“Like any tool, social media has its benefits and risks,” Benningfield says. “But it can also become a way to avoid social connections ‘in real life.’”
And as for the isolation experienced by excessive screen time (look at all of those toddlers with iPads), Benningfield says be careful.
“Parents should set reasonable limits on the amount of time kids spend on electronic devices and encourage activities that are screen-free,” she says.
According to the National Alliance on Mental Illness, at least one in five school-aged kids is currently affected by a mental condition, the most common being anxiety. Anxiousness puts a strain on a child’s enjoyment for learning, and school nurses have seen an uptick in young visitors.
“I’ve seen a dramatic increase in the number of students in the school setting with mental health conditions,” says Sarah Winters, director of school health services for RCS.
A child who visits the nurse often may complain of a head or stomach ache. The nurse’s first job is to address the physical problem but also to determine if the child is anxious or possibly depressed. She is trained to talk with the child about his feelings. If the nurse detects any red flags for anxiety or depression, a school psychologist will be consulted and the parent called. Psychologists help by consulting with teachers and parents and with permission, the student, to help him develop coping strategies.
ANXIETY IS OK … UNTIL IT’S NOT
It’s entirely normal for children to experience separation anxiety, to be afraid of the dark or even to worry about making friends. But when a childhood phase doesn’t end, it can morph into a disorder causing sleeplessness, eating issues, missed school and more.
“Parents need to be looking out for changes in sleep and energy levels,” Benningfield says. “Irritability can be a sign of anxiety as well as depression; greater social isolation is also a concerning sign,” she adds.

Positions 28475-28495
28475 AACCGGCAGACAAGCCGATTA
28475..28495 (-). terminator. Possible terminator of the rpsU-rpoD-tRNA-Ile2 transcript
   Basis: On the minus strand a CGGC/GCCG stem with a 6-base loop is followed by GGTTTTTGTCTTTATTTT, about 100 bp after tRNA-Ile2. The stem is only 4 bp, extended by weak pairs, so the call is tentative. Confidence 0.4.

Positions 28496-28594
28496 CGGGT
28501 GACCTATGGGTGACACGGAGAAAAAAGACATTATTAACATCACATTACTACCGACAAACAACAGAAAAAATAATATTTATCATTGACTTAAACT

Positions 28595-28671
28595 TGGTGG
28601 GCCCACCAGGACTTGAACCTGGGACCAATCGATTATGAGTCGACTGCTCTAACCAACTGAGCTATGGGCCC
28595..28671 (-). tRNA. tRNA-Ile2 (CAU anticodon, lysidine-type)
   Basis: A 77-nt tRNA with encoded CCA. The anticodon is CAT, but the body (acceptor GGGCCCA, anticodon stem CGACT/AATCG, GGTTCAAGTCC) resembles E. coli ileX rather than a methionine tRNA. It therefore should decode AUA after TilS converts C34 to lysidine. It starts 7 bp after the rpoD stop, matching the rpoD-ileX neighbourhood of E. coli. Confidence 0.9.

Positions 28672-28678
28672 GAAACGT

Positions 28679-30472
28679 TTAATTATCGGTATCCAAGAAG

Anxiety can be elusive though. It can be missed because it’s often unseen in kids; many anxious children are very quiet and inhibited while others may be the opposite.
“To me, anxiety is one of the most under-recognized conditions of childhood and adolescence,” says Kathleen Merikangas of the NIMH.
Children can be overlooked because they may appear to be functioning well on the outside while suffering inwardly.
Additional signs that may signal over-active anxiety in a child include excessive behaviors, continual worry, the need to please others and avoiding activities that are actually pleasurable.
The good news is that treating anxiety in children is very doable and successful.
Cognitive behavioral therapy (CBT) is the preferred first course of treatment. The goal of CBT is to change behaviors such as avoidance. In therapy, kids will be exposed to the very things that trigger their fears so they can learn to handle them. This “exposure” helps them tackle issues like separation, phobias, social worries and more.
But parental anxiety needs to be treated, too. For instance, an anxious mom may be prone to staying in “fix-it mode” for her child longer than she should. This is when a parent aims to avert problems for their kids before they even happen. But healthy development for kids includes parents pulling back as kids grow, and allowing more independence and self-reliance. If that doesn’t happen, a kid can have issues.
Benningfield says to reach out to your pediatrician, teacher or school counselor if you are concerned for your child.